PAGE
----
For deer hunters, knowing the best times of day to hunt for deer can be crucial for success. Hunting at the wrong time most often yields nothing but time wasted and effort expended. Knowing when the best times to hunt are, however, is a bit tricky.
An awful lot depends on the weather and the terrain you are hunting the deer in. Stormy weather often means that the deer will be moving, regardless of the time of day. This is only true though, if the stormy weather isn't prolonged. Snow and cold in the high country can mean that deer will be moving to lower elevations all through the day, for instance. However, if poor weather continues, deer will tend to find a place of shelter and stay there.
There is an exception. Deer still need to feed and drink. They will leave their shelters to do either of these, and then return. However the deer have a tendency to do the eating and drinking at set times of the day. To be more specific, in the early morning before sunrise, they will normally arise and head for watering sources and food. Once fed and watered, they then return to a bedding ground to lie down. A deer lying down is much harder to spot than one that is on the move, particularly in forested areas.
In normal weather conditions, deer will have some movement all during the day or night. It is helpful to watch cattle in the area, since the times of wandering tend to be roughly the same between deer and cattle. If cattle are lying down, deer are probably doing the same thing, and if the cattle are grazing, the deep most likely are as well. This is a trick successful hunters have been using for many years, though it doesn't actually define a certain time of day.
In most places, hunting deer after dark is against the law, which narrows the best time to hunt deer down considerably. Still, this also doesn't say when the best time for hunting is.
However, consider the main activities of a deer; they sleep, eat, drink water, breed and give birth. It may sound simplified, but it is true too. Hunting seasons are set so they are not in the breeding season, but after fawns have been born and reared. That leaves sleeping, eating, and drinking.
We've already pointed out that a deer that's laying down is much harder to see, and that the best hunting success comes when the deer are on the move. This leaves just the periods when they are eating, drinking, or moving to and from the eating, drinking, or bedding sites.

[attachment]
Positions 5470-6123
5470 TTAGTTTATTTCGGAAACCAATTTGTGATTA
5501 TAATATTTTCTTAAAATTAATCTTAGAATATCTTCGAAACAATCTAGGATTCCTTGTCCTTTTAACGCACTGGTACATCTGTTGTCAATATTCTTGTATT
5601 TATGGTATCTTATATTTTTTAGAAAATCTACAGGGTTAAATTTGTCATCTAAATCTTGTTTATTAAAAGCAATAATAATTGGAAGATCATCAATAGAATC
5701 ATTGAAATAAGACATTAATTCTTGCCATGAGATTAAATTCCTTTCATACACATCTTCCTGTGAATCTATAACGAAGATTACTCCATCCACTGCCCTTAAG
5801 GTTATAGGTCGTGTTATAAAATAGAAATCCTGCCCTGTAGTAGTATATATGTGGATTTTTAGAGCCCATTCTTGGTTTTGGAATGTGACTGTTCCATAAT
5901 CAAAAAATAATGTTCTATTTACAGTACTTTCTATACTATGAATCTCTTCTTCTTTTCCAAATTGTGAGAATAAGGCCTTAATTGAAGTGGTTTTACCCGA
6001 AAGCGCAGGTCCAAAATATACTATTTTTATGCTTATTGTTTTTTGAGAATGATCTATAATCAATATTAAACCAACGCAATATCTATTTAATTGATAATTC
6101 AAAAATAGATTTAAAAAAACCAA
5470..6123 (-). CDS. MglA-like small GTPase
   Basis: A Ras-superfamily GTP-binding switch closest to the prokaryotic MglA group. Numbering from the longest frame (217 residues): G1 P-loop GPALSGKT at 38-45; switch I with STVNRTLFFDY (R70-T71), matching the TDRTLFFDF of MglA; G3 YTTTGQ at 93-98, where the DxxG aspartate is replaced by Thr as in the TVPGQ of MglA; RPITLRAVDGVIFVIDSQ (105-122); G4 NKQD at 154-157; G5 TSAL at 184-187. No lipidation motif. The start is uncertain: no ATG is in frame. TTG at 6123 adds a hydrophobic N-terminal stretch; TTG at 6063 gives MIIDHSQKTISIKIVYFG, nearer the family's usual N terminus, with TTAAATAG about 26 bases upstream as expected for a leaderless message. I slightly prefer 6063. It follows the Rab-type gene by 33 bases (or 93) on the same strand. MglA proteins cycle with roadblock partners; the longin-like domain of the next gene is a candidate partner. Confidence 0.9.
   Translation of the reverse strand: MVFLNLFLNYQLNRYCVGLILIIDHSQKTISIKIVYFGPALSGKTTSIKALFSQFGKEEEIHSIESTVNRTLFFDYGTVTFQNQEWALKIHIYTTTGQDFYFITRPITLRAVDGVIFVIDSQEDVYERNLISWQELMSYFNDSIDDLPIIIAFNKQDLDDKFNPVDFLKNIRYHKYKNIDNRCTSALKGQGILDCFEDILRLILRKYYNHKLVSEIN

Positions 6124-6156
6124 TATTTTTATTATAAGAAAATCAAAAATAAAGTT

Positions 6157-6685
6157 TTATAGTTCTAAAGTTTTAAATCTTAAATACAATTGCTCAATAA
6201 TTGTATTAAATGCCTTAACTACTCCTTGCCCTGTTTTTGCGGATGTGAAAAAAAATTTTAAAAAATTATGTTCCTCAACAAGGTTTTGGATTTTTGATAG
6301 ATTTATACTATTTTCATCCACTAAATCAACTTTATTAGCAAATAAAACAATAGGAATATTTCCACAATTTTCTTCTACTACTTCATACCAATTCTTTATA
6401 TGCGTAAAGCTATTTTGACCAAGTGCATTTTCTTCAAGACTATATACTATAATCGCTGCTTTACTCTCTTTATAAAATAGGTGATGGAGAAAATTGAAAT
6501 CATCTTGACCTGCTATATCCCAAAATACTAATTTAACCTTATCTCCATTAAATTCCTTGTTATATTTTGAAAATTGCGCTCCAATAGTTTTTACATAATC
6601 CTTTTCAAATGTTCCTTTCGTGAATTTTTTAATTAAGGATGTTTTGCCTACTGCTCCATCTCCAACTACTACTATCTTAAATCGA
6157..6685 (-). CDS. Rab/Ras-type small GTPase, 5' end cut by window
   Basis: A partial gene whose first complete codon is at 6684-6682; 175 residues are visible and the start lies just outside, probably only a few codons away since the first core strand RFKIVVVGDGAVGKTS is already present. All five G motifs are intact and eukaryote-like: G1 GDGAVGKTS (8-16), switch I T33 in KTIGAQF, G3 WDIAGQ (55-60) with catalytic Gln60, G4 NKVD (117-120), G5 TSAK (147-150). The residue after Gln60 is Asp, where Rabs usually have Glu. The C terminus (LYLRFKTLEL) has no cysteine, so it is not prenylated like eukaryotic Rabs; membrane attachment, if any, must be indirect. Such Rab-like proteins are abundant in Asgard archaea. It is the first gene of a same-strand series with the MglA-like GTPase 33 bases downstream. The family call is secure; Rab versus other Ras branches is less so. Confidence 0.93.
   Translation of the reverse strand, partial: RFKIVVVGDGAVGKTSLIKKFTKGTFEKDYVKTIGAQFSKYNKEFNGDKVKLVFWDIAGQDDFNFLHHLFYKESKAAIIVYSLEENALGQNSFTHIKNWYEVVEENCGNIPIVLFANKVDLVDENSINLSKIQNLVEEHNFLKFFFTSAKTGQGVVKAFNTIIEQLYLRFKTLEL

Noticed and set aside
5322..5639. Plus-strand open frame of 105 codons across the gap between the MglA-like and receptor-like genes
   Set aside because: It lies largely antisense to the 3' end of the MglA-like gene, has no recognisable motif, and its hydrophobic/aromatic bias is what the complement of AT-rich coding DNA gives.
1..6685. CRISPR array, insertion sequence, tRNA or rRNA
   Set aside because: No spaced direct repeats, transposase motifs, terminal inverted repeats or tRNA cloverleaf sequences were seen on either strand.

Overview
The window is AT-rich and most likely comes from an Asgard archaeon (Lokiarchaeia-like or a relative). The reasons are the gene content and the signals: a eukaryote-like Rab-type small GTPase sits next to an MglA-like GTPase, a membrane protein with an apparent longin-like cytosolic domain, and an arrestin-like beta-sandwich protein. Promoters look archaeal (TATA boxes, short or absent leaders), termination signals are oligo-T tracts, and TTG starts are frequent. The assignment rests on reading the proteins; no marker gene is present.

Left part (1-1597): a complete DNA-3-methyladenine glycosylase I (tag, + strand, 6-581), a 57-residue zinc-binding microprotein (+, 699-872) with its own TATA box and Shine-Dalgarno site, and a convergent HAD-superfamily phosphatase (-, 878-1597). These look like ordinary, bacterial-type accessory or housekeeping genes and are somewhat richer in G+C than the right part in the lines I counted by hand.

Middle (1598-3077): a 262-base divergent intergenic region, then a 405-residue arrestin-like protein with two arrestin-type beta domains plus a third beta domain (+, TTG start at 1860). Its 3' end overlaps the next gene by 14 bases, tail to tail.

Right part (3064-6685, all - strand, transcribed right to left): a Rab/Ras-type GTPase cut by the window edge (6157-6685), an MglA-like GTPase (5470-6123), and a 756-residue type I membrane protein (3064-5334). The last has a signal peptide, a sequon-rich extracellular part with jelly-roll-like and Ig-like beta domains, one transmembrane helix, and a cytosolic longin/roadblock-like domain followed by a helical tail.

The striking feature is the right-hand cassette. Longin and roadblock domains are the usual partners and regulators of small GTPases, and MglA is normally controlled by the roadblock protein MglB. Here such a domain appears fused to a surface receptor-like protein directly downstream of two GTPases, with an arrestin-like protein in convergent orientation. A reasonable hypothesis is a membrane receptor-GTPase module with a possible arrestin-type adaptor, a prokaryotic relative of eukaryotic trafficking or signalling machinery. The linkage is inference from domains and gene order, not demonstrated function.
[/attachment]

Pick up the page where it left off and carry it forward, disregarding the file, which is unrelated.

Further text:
Again, deer may do a little eating and drinking at almost any time of the day, but there are still two major times they do this, already briefly mentioned. One of these occurs from about an hour before darkness to an hour after dark. The other happens about an hour before sunrise until about an hour afterward.
In the first case, their bellies are pretty full, but they need water so they don't need to return to a drinking site during the night, when predators are most active. So they move toward water, stopping to eat from time to time. Once they get to the water and drink their fill, they return to the bedding sites to lay down for the night, except for when there is a full moon, when they may get up to eat a little more. Even in this case though, most of their time is spent lying down.
In the second case, again except for times of the full moon when they've been able to eat through the night, the deer get up hungry and thirsty. They again work their way to water, eating along the way.
This means that the best times to hunt deer are in the very early morning, and again just before darkness. The deer will be most active and easier to find. In fact, three quarters of the bucks taken are shot at these times. It isn't an accident that the game commission tends to make its rounds in mid morning and after dark, to check tags and licenses.
Watching the natural movements of deer throughout the year make it much easier to figure out when the best times are to go hunting. However, even without this advantage, knowing what their movements are and why they make them is the best first step toward finding the perfect time to hunt deer.